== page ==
Echinacea has been long used to fight colds and infections, and many experts recommend its use. It is one of the most popular supplements in the U.S.
Why do people take echinacea?
Many people take echinacea in the hopes that it will boost immunity. Studies have had mixed results.
So far, evidence suggests that echinacea may prevent the common cold. It also might help as a treatment. Some studies, many of them small, have found that taking echinacea may reduce the length of a cold and the severity of its symptoms. However, two large clinical trials found no benefits at all.
It’s important to note that there are different species of echinacea, such as Echinacea purpurea, Echinacea pallida, and Echinacea angustifolia. Some of the conflicting findings may result from researchers testing different varieties. The strongest evidence for echinacea as a cold treatment comes from studies of Echinacea purpurea. Studies of Echinacea angustifolia and any echinacea root have had weaker results. Echinacea may not work as well in children and young adults as it does in older adults.
When taken along with an antifungal cream, oral echinacea may help prevent recurrent vaginal yeast infections. While some studies suggest that echinacea may slightly reduce flu symptoms, the evidence isn't clear.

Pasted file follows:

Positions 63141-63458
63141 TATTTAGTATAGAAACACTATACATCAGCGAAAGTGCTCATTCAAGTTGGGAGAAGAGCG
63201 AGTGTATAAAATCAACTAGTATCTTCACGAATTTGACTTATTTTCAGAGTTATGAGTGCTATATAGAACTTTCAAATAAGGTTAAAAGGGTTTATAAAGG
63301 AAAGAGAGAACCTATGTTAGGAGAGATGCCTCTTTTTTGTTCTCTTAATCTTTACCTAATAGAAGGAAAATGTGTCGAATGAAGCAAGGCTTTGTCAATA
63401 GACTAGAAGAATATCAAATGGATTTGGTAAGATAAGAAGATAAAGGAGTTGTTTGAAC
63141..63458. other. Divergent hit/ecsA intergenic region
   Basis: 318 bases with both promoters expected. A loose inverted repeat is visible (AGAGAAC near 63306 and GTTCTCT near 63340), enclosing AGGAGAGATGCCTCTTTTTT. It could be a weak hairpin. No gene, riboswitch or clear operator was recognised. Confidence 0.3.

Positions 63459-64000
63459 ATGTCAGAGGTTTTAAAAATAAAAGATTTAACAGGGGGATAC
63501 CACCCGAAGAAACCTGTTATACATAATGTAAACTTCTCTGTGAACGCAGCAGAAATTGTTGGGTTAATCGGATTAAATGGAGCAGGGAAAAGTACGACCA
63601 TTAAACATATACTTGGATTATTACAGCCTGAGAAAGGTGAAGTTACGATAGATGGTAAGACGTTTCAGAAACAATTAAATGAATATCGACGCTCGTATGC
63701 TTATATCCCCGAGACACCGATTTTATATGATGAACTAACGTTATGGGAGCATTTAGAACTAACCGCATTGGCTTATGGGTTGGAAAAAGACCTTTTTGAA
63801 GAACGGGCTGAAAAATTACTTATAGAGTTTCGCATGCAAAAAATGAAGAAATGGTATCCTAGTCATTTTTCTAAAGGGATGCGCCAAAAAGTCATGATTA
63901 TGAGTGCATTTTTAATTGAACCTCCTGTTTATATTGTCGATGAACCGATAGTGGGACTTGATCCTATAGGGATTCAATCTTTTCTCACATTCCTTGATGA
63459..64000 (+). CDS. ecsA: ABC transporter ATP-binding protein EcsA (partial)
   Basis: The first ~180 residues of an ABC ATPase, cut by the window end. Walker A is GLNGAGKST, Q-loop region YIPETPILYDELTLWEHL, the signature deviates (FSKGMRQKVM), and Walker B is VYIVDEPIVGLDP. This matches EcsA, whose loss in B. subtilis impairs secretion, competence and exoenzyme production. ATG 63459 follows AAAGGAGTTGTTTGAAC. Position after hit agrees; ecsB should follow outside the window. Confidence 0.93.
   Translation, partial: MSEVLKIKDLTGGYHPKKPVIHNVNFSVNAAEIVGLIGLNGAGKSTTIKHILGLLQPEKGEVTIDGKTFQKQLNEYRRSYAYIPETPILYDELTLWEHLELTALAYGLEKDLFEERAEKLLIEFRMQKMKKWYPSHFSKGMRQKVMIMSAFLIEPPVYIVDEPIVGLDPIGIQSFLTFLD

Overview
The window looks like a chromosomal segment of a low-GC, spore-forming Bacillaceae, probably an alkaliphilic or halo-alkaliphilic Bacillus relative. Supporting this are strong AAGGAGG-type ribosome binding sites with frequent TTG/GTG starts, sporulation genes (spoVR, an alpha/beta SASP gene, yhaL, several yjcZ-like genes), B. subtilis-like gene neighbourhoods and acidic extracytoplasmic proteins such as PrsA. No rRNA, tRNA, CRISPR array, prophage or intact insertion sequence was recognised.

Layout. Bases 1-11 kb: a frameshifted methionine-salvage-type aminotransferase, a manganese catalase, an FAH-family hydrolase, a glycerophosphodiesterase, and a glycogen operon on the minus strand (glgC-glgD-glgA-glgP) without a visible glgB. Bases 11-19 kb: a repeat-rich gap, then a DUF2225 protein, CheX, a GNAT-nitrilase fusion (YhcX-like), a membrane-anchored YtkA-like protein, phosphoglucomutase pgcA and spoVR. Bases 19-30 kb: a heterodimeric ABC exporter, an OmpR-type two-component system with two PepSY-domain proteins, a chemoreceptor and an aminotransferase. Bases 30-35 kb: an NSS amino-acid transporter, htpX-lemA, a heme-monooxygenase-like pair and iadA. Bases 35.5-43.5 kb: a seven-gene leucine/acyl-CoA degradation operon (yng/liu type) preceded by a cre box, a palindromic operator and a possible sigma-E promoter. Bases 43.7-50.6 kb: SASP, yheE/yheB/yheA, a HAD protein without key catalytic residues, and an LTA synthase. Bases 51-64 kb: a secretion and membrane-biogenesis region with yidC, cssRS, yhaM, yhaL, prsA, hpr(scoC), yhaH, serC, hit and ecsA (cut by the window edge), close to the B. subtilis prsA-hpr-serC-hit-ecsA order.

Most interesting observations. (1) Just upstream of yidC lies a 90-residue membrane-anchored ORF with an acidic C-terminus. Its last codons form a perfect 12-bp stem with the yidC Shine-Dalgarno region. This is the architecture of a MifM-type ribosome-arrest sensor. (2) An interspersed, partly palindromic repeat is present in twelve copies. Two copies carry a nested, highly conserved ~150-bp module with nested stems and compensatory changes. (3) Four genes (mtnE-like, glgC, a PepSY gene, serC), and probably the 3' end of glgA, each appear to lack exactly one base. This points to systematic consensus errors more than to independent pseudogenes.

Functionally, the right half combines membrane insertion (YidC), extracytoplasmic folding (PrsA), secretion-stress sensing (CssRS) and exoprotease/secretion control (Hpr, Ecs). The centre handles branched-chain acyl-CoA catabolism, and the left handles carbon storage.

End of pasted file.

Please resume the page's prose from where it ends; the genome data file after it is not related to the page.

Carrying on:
Echinacea does not seem to help prevent or treat herpes. The effect of echinacea on other conditions is not known.
How much echinacea should you take?
There is no standard dose of echinacea. It depends in part on the form you use. For example, the usual dose range for pressed juice is 6-9 milliliters daily, and the usual dose range for tinctures (usually a solution of alcohol and herbal extract) is 0.75-1.5 milliliters daily. Standardized extracts have other specific doses. Some people use echinacea tea, 6-8 ounces, four times daily. Echinacea appears to be most effective when started as soon as symptoms are noticed, taken many times a day, and used for seven to 10 days. It is possible that liquid forms of echinacea (such as alcohol or glycerin-based tinctures) might work better than capsules -- as they’re being swallowed, these liquids could have an antiviral effect on the mucous membranes of the back of the throat.